III.

The central issue on appeal is whether there was substantial evidence to support the Secretary's finding that Luckey did not meet the listed impairment for mental retardation which provides:

Mental retardation refers to a significantly subaverage general intellectual functioning with deficits in adaptive behavior initially manifested during the developmental periods (before age 22). . . . The required level of severity for this disorder is met when the requirements in A, B, C, or D are satisfied.

. . . .

C. A valid verbal, performance, or full scale IQ of 60 to 69 inclusive and a physical or other mental impairment imposing additional and significant work-related limitation of function. . . .

20 C.F.R. Part 404, Subpt. P, App. 1 § 12.05. The only IQ evidence of record established that Luckey had a full-scale IQ of 68. In dispute are the issues of whether Luckey's low IQ manifested itself in deficits in his adaptive behavior before age 22 and whether he has a physical or mental impairment imposing additional and significant work-related limitation of function.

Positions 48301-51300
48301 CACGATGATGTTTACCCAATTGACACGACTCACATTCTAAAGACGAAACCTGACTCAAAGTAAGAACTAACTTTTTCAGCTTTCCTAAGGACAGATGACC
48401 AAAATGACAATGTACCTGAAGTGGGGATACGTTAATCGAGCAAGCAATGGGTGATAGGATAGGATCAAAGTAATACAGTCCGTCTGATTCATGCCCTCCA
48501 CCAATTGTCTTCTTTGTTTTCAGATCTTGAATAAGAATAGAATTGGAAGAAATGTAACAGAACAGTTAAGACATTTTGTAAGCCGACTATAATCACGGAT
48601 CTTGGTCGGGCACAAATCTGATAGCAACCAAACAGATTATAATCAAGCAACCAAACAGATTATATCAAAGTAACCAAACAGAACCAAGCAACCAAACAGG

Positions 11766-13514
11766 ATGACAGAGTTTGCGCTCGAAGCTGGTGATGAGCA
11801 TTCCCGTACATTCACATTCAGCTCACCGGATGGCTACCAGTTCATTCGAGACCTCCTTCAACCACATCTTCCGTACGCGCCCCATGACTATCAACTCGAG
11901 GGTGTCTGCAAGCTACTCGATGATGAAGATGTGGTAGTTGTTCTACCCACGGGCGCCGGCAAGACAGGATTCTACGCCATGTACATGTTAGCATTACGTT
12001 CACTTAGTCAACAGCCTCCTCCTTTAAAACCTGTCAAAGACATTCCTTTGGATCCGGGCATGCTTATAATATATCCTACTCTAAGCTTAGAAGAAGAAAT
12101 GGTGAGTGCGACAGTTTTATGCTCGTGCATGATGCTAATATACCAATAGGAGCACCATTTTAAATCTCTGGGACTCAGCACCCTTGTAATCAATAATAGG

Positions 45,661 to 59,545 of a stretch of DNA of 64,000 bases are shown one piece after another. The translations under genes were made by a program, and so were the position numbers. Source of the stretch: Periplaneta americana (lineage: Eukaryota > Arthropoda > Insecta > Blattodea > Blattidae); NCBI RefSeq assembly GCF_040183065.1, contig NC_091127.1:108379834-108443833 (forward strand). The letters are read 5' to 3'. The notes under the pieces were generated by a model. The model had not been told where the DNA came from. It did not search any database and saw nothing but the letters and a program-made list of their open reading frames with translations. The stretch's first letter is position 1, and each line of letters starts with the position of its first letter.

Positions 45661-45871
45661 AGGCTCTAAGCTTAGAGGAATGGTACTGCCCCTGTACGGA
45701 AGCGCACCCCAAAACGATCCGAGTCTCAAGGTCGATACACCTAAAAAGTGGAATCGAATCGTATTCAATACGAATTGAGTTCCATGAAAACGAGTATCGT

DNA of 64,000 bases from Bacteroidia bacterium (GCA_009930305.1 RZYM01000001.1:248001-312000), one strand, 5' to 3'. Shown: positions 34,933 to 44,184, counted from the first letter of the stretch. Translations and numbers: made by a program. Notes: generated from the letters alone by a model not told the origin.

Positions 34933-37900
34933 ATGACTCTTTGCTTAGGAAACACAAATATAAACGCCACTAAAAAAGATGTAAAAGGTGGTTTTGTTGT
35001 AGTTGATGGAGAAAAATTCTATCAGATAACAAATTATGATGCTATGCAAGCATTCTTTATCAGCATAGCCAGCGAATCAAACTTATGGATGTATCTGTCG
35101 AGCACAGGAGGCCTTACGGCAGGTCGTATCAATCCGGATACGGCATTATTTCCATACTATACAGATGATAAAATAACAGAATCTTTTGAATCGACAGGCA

A.

This court has recognized that the Secretary's regulation "expressly define[s] mental retardation as denoting `a lifelong condition.'" Branham v. Heckler, 775 F.2d 1271, 1274 (4th Cir. 1985). However, the court noted that there are many possible reasons why an adult would not have obtained an IQ test early in life and the absence of an IQ test during the developmental years does not preclude a finding of mental retardation predating age 22. Id. The court held that in the absence of any evidence of a change in a claimant's intelligence functioning, it must be assumed that the claimant's IQ had remained relatively constant. Id.